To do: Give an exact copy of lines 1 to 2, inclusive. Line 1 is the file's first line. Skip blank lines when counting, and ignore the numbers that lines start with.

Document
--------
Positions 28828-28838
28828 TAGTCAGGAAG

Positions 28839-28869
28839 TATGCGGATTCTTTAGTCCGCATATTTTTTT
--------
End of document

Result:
Positions 28828-28838
28828 TAGTCAGGAAG